When William May first wrote Catholic Bioethics and the Gift of Human Life, his position was that to perform a craniotomy on a child to save the mother’s life constitutes a direct abortion and is not justifiable. In later editions, May rejected his earlier position in favor of one he originally argued against, most notably by Germain Grisez. The author maintains that the argu­ments surrounding craniotomies on the unborn are still of major relevance today, because they relate directly to certain controversial techniques used to manage ectopic pregnancies. He also argues that May’s original conclusion ought to be upheld, and that May’s later conclusion places too much weight on the interior intention of the actor and not enough on the act itself.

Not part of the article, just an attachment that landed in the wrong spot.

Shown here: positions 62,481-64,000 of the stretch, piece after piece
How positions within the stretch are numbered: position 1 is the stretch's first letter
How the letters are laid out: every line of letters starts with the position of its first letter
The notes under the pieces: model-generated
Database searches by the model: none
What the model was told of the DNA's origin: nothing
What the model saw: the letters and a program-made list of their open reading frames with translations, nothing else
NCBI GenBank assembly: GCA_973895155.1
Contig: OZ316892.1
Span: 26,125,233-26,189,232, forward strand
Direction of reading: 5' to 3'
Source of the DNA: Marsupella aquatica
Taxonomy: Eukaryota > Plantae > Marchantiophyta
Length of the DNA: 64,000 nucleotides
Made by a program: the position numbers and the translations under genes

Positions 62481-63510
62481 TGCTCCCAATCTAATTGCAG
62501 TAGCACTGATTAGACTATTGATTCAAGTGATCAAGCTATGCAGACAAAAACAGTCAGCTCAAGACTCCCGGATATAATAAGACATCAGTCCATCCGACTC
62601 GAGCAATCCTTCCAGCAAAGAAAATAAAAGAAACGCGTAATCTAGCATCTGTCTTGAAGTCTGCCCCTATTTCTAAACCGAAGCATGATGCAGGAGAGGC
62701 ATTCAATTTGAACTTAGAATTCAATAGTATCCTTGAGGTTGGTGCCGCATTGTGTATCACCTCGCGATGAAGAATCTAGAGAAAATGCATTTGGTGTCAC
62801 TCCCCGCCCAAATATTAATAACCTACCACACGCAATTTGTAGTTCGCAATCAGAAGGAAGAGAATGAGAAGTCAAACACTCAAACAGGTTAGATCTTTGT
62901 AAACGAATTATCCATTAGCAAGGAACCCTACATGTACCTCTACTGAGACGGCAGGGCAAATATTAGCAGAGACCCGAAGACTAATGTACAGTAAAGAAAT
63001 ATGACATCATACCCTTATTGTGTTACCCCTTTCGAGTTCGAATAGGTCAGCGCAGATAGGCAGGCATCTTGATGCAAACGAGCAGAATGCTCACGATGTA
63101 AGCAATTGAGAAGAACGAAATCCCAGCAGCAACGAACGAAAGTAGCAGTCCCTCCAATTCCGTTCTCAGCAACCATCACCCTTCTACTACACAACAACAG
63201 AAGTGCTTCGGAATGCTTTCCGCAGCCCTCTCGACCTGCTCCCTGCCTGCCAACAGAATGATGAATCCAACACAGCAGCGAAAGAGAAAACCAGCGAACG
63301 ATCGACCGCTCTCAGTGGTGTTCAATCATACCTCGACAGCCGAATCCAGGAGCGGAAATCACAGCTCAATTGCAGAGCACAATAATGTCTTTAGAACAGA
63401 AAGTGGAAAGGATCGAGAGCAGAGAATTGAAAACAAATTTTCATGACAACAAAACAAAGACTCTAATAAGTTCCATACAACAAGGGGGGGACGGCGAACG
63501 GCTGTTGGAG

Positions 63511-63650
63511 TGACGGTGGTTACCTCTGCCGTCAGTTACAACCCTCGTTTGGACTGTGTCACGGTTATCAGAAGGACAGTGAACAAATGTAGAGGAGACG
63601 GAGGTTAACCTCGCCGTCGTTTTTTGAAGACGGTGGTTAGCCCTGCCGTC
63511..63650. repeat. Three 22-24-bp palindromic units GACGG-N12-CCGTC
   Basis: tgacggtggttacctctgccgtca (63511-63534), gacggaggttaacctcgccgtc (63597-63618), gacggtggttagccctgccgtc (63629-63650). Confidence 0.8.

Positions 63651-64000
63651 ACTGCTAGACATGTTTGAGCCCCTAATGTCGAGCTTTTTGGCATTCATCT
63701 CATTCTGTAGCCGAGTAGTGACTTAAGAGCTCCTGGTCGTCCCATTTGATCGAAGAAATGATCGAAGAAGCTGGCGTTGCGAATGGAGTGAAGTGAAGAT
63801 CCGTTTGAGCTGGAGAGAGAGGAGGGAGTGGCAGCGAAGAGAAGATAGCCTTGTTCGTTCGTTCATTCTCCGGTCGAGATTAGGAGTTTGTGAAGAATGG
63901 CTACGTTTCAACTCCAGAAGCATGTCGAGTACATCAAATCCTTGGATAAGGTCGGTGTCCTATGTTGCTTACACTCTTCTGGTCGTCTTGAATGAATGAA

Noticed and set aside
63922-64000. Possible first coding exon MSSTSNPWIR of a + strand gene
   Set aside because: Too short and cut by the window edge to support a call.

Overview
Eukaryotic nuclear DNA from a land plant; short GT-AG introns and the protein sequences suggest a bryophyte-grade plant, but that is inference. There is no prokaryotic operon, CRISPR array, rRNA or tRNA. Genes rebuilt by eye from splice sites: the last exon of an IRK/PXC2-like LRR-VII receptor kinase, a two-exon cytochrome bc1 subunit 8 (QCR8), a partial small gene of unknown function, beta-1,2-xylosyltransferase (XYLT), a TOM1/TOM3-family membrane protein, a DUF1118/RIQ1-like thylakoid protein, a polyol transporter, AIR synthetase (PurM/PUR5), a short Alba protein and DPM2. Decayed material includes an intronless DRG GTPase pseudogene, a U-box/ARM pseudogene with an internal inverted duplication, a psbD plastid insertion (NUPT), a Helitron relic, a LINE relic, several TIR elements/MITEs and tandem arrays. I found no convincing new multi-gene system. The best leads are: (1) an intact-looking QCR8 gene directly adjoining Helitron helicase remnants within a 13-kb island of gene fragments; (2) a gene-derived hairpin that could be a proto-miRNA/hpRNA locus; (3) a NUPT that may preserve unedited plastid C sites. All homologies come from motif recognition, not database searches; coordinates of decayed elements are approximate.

Keywords Applied Philosophy  Business and Professional Ethics  Catholic Tradition
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ISBN(s) 1532-5490
DOI 10.5840/ncbq201515469
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